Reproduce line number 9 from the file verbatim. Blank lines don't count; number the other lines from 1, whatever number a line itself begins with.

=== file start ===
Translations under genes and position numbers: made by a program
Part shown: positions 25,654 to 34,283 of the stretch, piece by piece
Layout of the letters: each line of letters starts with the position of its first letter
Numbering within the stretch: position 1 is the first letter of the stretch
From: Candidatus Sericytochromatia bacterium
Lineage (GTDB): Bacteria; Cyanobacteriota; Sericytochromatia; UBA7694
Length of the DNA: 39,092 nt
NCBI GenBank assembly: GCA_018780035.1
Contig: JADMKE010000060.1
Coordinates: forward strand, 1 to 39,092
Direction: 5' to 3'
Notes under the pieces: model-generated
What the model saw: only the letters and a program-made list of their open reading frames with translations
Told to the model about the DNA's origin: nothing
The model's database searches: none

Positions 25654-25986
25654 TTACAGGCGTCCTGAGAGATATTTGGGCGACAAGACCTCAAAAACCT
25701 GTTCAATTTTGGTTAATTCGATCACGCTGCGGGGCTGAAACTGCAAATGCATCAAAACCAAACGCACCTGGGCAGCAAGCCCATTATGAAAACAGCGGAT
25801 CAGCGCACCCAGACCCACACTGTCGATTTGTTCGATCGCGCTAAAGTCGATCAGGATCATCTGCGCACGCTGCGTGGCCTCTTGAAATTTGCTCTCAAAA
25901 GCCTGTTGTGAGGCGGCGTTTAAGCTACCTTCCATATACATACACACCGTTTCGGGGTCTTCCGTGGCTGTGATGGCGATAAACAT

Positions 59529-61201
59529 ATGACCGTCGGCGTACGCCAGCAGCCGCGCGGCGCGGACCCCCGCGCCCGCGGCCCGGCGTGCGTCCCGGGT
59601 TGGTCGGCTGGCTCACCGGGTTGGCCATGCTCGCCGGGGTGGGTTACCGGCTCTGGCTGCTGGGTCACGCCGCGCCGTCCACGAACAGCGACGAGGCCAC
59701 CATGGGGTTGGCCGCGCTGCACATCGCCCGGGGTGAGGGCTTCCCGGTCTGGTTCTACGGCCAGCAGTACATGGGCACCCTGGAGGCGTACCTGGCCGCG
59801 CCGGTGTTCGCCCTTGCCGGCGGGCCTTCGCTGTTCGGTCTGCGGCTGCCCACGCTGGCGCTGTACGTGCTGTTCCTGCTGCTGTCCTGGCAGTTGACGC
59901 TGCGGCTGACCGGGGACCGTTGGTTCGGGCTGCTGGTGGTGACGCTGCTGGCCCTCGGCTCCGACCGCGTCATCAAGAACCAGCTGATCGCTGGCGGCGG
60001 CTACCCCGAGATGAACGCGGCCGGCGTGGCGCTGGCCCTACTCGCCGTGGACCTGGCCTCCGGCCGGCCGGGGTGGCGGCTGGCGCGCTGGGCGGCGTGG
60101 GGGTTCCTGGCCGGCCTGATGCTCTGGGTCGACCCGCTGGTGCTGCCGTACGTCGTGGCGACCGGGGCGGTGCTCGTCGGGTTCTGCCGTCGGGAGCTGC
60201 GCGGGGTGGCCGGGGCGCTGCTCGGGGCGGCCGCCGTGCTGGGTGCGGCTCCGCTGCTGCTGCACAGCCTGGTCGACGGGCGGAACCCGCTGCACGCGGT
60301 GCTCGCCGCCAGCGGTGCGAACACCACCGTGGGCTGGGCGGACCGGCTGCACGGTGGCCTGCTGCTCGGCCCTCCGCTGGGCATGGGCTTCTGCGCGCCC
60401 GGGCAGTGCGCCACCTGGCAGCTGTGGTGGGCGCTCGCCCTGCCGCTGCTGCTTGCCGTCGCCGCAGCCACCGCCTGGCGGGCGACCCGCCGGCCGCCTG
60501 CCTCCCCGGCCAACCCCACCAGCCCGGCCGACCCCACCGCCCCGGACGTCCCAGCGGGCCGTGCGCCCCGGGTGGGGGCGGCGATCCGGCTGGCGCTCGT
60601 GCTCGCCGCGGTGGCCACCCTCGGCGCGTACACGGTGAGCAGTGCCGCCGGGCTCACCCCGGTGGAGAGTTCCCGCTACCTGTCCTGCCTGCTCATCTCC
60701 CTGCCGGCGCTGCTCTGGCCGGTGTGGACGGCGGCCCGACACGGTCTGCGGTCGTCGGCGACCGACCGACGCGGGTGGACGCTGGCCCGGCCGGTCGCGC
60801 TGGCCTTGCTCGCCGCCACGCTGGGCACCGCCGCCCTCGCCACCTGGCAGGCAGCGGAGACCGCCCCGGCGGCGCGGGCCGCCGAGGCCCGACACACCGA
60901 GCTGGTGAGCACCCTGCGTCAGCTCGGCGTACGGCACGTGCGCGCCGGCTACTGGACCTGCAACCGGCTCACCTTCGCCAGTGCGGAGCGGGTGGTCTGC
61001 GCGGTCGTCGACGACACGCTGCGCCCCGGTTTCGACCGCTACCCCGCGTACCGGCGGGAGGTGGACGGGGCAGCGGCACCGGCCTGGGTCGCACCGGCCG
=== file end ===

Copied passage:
Contig: JADMKE010000060.1